Collection Tubes Can Cause False Elevations in Occupational and Clinical Evaluation of Antimony Exposure

Yifei K. Yang, Bryce Genesi, Austin H. Adams

Research output: Contribution to journalArticlepeer-review


Occupational exposure to antimony has become rare in the past decades due to antimony mine closures and technological improvement in antimony processing plants in the USA. Although antimony's ubiquitous presence in plasticwares does not pose known health risk, it can present as a potential contaminant to antimony analysis for occupational exposure assessment. To understand the level of antimony contamination from plastic collection devices, we evaluated two different whole-blood plastic collection tubes that are routinely used for trace and toxic element assessment: royal blue BD Vacutainer® EDTA tube and Greiner VACUETTE® trace elements sodium heparin tube. We analyzed how different fill volumes may impact the concentrations of antimony detected. Although both collection tubes can introduce antimony contaminations to nitric acid and neutral buffer rinse, the Greiner heparin tube introduces a significantly lower amount of antimony to freshly collected whole-blood samples compared to the BD EDTA tube. When patients' samples are collected with BD EDTA tubes, they would exhibit elevated antimony concentrations that can be interpreted as potential antimony exposure. We conclude that the royal blue BD EDTA plastic tube is not suitable to evaluate blood antimony levels, and laboratories need to validate their own alternative sources when the glass tubes are not available.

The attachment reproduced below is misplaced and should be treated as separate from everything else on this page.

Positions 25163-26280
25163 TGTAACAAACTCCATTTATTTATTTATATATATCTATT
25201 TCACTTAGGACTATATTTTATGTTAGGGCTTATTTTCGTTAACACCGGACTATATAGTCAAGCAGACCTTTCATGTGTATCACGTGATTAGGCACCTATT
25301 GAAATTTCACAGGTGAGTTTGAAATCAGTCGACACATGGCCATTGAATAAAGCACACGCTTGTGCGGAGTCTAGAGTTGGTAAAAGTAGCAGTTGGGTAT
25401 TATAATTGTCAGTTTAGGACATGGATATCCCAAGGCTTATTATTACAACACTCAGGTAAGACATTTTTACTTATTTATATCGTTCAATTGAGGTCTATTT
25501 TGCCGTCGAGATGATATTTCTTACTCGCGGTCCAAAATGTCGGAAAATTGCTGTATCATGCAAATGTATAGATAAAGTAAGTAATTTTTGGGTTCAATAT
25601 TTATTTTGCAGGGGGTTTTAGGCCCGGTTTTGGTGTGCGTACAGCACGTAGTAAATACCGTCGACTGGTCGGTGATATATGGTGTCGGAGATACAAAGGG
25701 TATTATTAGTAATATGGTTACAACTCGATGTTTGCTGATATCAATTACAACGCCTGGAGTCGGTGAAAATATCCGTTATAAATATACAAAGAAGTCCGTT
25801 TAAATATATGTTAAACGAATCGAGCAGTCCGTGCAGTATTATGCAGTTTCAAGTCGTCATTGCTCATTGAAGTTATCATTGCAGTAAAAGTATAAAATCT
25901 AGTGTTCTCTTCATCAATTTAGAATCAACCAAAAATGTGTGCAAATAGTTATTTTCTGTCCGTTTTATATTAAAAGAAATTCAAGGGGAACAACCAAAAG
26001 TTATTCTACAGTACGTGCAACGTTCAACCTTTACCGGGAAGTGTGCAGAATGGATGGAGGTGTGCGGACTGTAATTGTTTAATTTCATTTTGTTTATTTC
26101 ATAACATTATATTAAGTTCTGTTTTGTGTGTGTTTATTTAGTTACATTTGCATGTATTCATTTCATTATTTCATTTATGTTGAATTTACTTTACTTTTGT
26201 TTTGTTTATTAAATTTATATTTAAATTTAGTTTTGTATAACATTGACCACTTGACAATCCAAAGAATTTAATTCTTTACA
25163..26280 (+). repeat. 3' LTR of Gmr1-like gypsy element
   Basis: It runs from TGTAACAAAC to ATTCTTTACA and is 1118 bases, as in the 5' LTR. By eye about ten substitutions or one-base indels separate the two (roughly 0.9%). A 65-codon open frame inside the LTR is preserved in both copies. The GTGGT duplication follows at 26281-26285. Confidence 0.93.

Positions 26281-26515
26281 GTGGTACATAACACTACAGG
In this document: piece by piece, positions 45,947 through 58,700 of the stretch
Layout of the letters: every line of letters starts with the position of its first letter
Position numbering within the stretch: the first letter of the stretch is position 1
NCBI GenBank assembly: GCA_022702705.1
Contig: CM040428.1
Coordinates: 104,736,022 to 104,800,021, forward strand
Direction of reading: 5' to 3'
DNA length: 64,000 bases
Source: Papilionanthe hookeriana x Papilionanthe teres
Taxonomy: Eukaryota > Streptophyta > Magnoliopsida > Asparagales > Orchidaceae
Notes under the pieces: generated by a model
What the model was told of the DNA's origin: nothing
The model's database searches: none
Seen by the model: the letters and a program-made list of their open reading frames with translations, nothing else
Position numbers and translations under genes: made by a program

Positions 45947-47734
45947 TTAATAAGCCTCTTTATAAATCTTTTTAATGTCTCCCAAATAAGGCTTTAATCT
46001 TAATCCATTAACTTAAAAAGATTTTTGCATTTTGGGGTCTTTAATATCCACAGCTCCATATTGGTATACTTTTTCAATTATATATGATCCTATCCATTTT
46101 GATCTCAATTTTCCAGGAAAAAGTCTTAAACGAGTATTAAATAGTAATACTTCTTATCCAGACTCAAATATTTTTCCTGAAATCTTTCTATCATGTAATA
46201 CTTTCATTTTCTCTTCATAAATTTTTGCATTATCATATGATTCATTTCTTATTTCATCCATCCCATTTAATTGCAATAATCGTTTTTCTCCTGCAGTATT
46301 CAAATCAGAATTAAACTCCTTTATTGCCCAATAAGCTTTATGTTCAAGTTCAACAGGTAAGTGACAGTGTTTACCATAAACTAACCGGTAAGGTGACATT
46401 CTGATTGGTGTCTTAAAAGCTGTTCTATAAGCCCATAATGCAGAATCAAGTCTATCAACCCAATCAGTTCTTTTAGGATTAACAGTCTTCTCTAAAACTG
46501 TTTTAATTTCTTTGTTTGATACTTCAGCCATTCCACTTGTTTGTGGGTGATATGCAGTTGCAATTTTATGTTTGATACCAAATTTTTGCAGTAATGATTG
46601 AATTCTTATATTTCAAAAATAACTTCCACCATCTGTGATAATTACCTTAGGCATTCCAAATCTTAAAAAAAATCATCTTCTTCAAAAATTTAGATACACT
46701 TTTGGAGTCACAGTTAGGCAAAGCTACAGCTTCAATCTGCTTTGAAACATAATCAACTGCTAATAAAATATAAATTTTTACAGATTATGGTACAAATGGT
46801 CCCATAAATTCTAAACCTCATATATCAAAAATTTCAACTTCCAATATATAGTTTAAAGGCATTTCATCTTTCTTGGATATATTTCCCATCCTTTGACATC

Original languageEnglish (US)
Pages (from-to)1079-1083
Number of pages5
JournalJournal of Analytical Toxicology
Issue number9
StatePublished - Jan 24 2023

ASJC Scopus subject areas

  • General Medicine


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